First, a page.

[-empyre-] introducing week 3

Monika Weiss gniewna at monika-weiss.com
Mon Nov 24 06:56:07 EST 2014


Dear Murat,

I am so happy to discover this mutual interest in the idea of a Square. I would love to read your poem. If not possible to include in the discussion thread (because of how long it is) then, if you don’t mind, please email it to me directly. 
I have been working towards a public square project on Tahrir Square in Cairo since 2011— below is a link to my essay about this project, published in 2013 by Columbia Univ Press as part of Cairo: Images of Transition:
http://www.monika-weiss.com/articles/publications/143

I am also currently developing a concept for a project on Victory Square in New Delhi (part of the work developing for Delhi in general, for next year, with the curator Amit Mukhopadhyay) and I have done other projects around the notion of and/or on the site of actual squares within cities.
About Tahrir Square project, I wrote recently this paragraph:
Shrouds II (Tahrir Square) is a public project and an experimental film with participation of Cairo citizens. The project considers public memory and amnesia in the construction of the space of a city and the nature of drawing as a performative language sited within historical memory and contemporary urban landscape. Evoking ancient rituals of lamentation the project includes performance on Tahrir Square, filmed from an airplane, with participation of hundreds of women volunteers. The resulting film incorporates voices of local inhabitants. Online discussion forums, essays and aerial photographs accompany the project. To paraphrase Saskia Sassen, cities are potential spaces of resistance to military power: “weak regimes.”  Tahrir Square functions as a meta-historical site. Maidan Nezalezhnosti, Tiananmen Square, Union Square, Zuccotti Park, Taksim Gezi Park are public spaces engaged by citizens as sites of active history, as visible wounds within the body of the City, exposing systems of oppression against the backdrop of individual suffering. Performing silent gestures of lamentation the women cover Tahrir Square with large sheets of white canvas which they stich together. They lie down drawing abstract lines around their bodies. Tahrir Square morphs into a drawing landscape, where empathy and collective mourning, including mourning the loss of others who are supposed to be our enemies, becomes a political tool, in opposition to heroic fantasies of conquest and power. Shot from the airplane the film shows the performance from a great distance, with identities of the participants weaved into a story about the city and its fluid surface.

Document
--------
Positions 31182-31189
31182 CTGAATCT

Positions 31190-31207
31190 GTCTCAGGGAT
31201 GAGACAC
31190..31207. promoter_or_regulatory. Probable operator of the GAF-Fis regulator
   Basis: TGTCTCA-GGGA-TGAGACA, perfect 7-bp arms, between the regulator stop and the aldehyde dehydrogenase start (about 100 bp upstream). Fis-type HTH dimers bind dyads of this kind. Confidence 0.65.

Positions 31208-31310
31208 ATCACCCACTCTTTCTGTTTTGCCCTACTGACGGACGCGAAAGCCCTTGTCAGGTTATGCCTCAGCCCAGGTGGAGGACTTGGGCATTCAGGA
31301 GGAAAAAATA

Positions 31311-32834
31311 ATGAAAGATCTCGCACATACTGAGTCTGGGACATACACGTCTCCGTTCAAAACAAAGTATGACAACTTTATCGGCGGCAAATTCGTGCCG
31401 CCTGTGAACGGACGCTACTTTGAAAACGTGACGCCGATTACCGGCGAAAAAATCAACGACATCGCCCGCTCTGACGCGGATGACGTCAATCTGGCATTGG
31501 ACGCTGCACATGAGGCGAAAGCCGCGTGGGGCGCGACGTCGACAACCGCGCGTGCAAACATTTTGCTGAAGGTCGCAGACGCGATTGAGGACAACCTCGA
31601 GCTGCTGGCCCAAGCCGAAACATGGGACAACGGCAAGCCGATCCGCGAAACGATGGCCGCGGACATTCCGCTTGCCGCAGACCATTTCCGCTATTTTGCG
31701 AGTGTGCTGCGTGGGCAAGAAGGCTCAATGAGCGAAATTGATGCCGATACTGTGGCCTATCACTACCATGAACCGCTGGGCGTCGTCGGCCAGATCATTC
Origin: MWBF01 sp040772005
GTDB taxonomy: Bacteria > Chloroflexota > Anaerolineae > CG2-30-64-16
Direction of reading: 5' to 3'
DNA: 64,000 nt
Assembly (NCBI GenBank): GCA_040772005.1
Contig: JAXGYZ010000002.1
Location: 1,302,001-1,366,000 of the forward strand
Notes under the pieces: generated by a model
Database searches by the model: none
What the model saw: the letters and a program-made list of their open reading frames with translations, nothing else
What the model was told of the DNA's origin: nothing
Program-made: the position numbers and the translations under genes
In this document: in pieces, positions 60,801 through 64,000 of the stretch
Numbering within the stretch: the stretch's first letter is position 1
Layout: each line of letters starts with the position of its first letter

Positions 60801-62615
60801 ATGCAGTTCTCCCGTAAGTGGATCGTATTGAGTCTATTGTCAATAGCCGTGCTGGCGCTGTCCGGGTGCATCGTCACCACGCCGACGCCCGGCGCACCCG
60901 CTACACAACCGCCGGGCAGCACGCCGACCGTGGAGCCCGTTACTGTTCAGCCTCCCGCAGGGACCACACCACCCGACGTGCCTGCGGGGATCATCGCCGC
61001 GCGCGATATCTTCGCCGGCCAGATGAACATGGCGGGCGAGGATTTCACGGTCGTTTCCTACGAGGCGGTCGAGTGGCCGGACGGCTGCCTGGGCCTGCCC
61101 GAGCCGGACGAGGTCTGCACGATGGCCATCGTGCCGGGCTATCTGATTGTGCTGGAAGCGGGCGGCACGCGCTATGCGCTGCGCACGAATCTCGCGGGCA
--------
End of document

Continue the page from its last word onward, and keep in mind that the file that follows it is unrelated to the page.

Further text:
Monika
On Nov 22, 2014, at 11:42 PM, Murat Nemet-Nejat <muratnn at GMAIL.COM> wrote:


> ----------empyre- soft-skinned space----------------------
> Perhaps the most powerful form of symbolic space is the plaza, from Tienanmen Square to Tahir Square to Maidan (which is a Turkish word) to Damascus to Taksim Square in Istanbul, to cite a few relatively recent examples, the symbolic action most feared by governments. I wrote a poem about thirty years ago "Fatima's Winter" exactly on the idea of the square (attached to a tool) as a potentially revolutionary space. Participants to our dialogue at Empyre may be interested in it. Though published, the poem is not on line. I don't know whether I can include it within the the post or attach is as a document. The poem is a few pages.
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